Tell us about a situation where you’d hoped against all hope, where the odds were completely stacked against you, yet you triumphed. Be sure to describe your situation in full detail. Tell us all about your triumph in all its glory.
Any glorious triumph I’ve had is when remaining silent when I felt like firing back, offering a gesture of peace when it would have been easier to retaliate, and observing my work rather than brag about it. Glorious triumphs are best experienced in silence and private where no one can see how you really feel.
Here is the conclusion to yesterday’s short story. It is in many ways a glorious triumph. I hope you enjoy its conclusion.
To London For Love (Part 2)
Wendy sat across the table of small London pub with the tour guide from the Tower of London, Preston Cromwell.
“I hope this is to your liking,” Preston said. “I feel quite uncomfortable in plush places, it takes me off my game.”
Wendy smiled. “And your game is?”
“Being natural,” Preston smiled. “But you, my lady, I suspect could be natural in any crowd.”
“Not really,” Wendy said. “Being away from home you sort of take on an ultra ego. Someone you’d like to be but can’t.”
“I believer you could be anything you want,” Preston said.
“Flattery is something I sense immediately,” Wendy said and before Preston interpreted. “And you are honest. And I thank you for that.”
“I, too, would not speak in such a way if you were not a stranger in this land,” Preston said. “I am by nature shy beyond comprehension. I became a guide ten years ago on the advice of my therapists who recommended to pursue employment that would force me to be outgoing.” He smiled. “And here I am on a date. You don’t mind if I call it date do you?”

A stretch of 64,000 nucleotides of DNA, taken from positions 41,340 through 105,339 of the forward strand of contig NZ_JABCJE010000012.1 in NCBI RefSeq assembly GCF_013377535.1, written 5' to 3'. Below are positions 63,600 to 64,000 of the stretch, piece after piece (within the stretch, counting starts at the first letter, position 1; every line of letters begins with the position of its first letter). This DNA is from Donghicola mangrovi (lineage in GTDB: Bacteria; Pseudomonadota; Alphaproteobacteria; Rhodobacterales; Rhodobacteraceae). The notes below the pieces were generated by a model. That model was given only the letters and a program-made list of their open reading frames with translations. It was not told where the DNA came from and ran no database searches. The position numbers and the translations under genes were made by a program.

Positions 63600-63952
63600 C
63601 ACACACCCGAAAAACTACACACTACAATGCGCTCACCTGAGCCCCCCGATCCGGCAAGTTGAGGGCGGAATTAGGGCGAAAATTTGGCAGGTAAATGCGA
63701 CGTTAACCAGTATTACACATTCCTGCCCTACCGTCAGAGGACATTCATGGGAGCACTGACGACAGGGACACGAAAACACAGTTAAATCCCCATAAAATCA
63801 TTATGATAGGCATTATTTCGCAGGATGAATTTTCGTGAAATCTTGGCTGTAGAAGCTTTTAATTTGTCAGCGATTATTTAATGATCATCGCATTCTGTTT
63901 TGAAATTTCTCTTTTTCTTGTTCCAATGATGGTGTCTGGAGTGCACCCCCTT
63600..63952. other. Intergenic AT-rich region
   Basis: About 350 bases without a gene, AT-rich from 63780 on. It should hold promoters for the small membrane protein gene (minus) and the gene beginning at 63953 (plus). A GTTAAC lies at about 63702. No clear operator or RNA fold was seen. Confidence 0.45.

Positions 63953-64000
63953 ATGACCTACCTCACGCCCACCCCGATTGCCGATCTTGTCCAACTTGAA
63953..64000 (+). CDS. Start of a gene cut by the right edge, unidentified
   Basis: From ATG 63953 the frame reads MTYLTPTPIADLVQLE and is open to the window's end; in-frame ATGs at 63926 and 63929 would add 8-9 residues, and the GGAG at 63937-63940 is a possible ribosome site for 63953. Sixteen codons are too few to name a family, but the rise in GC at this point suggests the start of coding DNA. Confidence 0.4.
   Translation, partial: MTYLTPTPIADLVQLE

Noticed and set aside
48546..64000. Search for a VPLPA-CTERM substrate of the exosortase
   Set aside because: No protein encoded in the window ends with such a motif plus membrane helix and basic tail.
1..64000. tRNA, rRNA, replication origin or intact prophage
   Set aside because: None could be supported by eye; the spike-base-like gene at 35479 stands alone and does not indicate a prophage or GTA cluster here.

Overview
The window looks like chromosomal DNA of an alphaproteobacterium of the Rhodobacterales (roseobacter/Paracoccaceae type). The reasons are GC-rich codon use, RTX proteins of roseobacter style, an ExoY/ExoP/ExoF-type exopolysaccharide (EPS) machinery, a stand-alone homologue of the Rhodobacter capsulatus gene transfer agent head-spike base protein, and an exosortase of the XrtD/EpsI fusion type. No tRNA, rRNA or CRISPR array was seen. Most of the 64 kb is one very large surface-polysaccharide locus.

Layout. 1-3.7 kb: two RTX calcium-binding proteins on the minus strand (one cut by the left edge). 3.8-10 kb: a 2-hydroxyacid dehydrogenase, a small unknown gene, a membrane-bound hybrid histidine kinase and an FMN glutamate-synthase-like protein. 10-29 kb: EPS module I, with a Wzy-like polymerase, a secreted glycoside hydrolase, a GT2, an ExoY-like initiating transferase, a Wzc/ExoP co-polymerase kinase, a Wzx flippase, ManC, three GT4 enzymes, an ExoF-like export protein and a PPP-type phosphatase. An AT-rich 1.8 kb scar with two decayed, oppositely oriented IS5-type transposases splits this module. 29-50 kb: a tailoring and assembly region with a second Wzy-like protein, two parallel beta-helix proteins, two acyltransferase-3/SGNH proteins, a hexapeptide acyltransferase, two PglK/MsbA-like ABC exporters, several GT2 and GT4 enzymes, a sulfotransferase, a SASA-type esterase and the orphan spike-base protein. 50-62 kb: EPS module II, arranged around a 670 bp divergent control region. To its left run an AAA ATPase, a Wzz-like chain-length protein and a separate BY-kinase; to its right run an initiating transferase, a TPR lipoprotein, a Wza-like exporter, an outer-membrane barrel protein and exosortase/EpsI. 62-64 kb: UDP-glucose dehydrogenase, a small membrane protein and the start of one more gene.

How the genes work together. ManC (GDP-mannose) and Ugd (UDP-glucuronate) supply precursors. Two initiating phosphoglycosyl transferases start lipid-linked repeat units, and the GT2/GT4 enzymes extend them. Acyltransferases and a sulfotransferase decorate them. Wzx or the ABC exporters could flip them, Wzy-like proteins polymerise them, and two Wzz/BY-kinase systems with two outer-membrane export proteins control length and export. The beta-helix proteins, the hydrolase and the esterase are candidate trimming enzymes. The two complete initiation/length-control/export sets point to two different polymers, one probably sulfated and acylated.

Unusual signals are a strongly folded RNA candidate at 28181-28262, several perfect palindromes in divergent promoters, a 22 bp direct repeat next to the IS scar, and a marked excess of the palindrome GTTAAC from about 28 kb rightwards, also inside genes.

“Not at all,” Wendy said. “That’s what I’m calling it and that’s what all my friends are calling it. They wrote in their journals I was having a date with a handsome English prince.”
“Well,” Preston said. “They were one for three; I’m English.”
“I’m uncertain of your pedigree,” Wendy said. “But for certainty they got two right.”
Preston’s smile relaxed. “And flattery does not become you either. I accept that. No one ever called me handsome except my dear mum.” His smile returned. “And she had a vested interest.”
“How did you acquire the boldness to ask me for dinner?” Wendy said.
“It seems that word of your vast knowledge was spreading amongst the Beefeaters and guides,” Preston said. “It was all a matter of time before one of the single blocks or less scrupulous married cads ask you out. If you’d gone to the dungeon Marty Wellington would have asked you, a widower, not bright and has false teeth, speaks with a lisp. I wasn’t about to let you have an evening with that.”
They ordered a meal and each told of their home and a little about their lives.
After the meal at the pub they strolled in the a park near the pub.
“I have a question,” Wendy said.
“Certainly,” Preston said.
“Is this a beginning or an end?” Wendy said.
Preston’s throat tightened. Wendy’s heart slowed. She felt her face warm.
“I’m sorry,” Wendy said. “How inappropriate. We just met.”
“That’s all right, my dear,” Preston said. “I’m English and we have responses for everything and I have none.”
They walked a few more paces. “I’ve never been to America. I should go.”
Wendy rapped her arm around his and they continued to walk.
“You know something, my dear?” Preston said. “I think you have been on my arm for a long, long time it’s not till now I noticed.”